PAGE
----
For a while I wasn't exactly sure what to expect from Far Cry 5 or whether it was going to substantially differentiate itself from recent entries in the series. I attended a reveal for the game about a year ago in New York, where I was first introduced to its setting and antagonists. Quite honestly it was a bit dramatic. But it certainly set the stage for what, at the time, felt like a unique approach at a Far Cry game -- at least from a narrative point of view.
Far Cry 5 focuses on a religious cult that's taken over of a sizeable chunk of Montana. It's amassed a scary amount of weapons, influence and resources to the point where it's essentially an impenetrable militia. It's the first Far Cry game to take place in the US and it's more eerily reminiscent of domestic tensions than it likely planned on being. Despite the familiar anxieties it reflects, the game's creative director says it was conceived nearly a decade ago.
But after my time with the game at E3 2017 and the months leading up to its release on March 27, I've come to understand that Far Cry 5 isn't a massive detour from the series' legacy, but instead a highly refined, cohesive vision of what makes a prototypical Far Cry game tick. It's also easily one of my favorites in the series.
Ultimately, the focus on the cult -- the Project at Eden's Gate -- can sometimes feel lost among Far Cry 5's sweeping, open-world vistas. Perhaps the story would have been more weighty and focused in a more linear game with an A-to-B experience. Thankfully, there's no loss of fun in Far Cry 5 for it -- it's a blast to play
Far Cry 5's narrative ambitions aren't all for naught. It showcases a handful of memorable moments and characters that feel important and a number of allusions that will undoubtedly force you to compare them to real-world events. And sure, some of the people you'll meet in the game will force an unwilling "oh, brother" from your mouth.
The Far Cry series' notorious strength in creating heinous villains is certainly present here too. But ultimately, I found Far Cry 5 to be a better game than some great premonition, though there is occasional imagery that can only be defined as "too real."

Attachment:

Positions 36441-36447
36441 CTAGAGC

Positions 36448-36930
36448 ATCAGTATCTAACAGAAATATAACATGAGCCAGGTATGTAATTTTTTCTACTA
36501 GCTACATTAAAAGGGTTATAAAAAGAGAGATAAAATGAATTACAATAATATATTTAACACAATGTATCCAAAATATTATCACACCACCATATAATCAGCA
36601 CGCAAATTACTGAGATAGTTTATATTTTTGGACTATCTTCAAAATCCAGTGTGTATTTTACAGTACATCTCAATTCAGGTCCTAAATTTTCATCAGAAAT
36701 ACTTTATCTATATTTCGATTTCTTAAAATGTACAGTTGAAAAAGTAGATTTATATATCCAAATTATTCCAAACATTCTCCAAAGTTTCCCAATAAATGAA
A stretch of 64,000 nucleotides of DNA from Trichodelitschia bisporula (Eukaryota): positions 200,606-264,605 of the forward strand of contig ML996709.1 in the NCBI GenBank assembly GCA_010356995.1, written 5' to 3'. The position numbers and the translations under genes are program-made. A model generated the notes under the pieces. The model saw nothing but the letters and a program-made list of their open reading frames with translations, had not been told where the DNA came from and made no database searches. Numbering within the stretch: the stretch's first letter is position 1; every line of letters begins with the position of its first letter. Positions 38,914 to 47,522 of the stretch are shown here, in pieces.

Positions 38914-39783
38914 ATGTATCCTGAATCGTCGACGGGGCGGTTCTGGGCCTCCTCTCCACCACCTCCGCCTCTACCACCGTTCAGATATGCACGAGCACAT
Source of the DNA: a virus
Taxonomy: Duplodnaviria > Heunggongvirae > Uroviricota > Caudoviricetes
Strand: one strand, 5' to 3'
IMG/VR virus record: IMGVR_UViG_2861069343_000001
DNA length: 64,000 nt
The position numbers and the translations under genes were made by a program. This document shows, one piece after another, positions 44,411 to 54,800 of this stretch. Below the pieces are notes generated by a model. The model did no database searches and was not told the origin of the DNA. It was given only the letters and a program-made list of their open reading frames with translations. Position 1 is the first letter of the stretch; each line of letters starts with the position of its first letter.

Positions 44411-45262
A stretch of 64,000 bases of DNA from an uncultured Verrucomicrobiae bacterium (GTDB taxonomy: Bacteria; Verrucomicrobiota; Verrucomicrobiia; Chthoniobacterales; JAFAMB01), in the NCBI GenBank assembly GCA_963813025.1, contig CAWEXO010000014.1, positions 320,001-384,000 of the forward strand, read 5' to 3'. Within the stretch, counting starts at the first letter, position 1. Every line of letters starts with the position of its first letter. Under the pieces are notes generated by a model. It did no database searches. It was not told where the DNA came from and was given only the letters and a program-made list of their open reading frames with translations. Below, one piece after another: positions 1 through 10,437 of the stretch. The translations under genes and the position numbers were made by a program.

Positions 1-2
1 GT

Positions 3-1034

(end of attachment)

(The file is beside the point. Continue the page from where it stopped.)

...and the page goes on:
In typical Far Cry fashion, you're tasked with leading the resistance against the Project at Eden's Gate, or the "Peggies" as they're referred to in-game. You'll need to methodically take out its leaders, the Seed Family. Three siblings each control an area of Hope County, with the fourth and main bad guy, Joseph Seed, also known as "The Father," at the center of the operation.
With that said, the premise starts to spiral further into silliness than seriousness. The cult's reach is only touched on at the start, but it isn't long before you begin to witness the ridiculous number of people inside this thing. Peggie members consist of trained pilots, chemists, doctors, soldiers and more. Their presence feels like it's in the thousands, not to mention the underground military bunkers, chemical production facilities and the 200-foot statue they've erected.
To put it plainly, the founders of Eden's Gate are real shitty people and their evil has permeated throughout almost all of the fictional Hope County, Montana.
Far Cry 5's greatest success is its overall refinement and finesse. It's trimmed so much fat that nothing seems like a tedious undertaking, from the removal of tower-climbing to the inclusion of crafting within the weapon wheel. Very few of its objectives bored me. Without a doubt, Far Cry 5 deserves praise for its structural design -- despite its massiveness, it's all digestible.
Instead of unlocking points of interest by some kind of physical ascension, you're encouraged to explore the world you're constantly liberating. You can talk to civilians you've freed from the cult and turn over the stones of a once-peaceful Montana county. New areas open up through these interactions and more open up as you take down the cult outposts peppered across the map.
This creates a real satisfying loop, with side missions and other to-dos all logically unlocked and able to be tackled at your discretion. Smartly, there's usually no progress that's gated by a specific objective, save for maybe a vanity outfit, vehicle or weapon. There are multiple paths to acquiring perks and plenty of ways to earn cash or learn about hunting spots.
Adding crafting to the weapon wheel was the right move, but placing ingredients inside lootable containers removed the need to forage through wooded areas in search of some mystical root. Sure, it's all micromanagement nonsense, but it stops crafting from becoming a chore.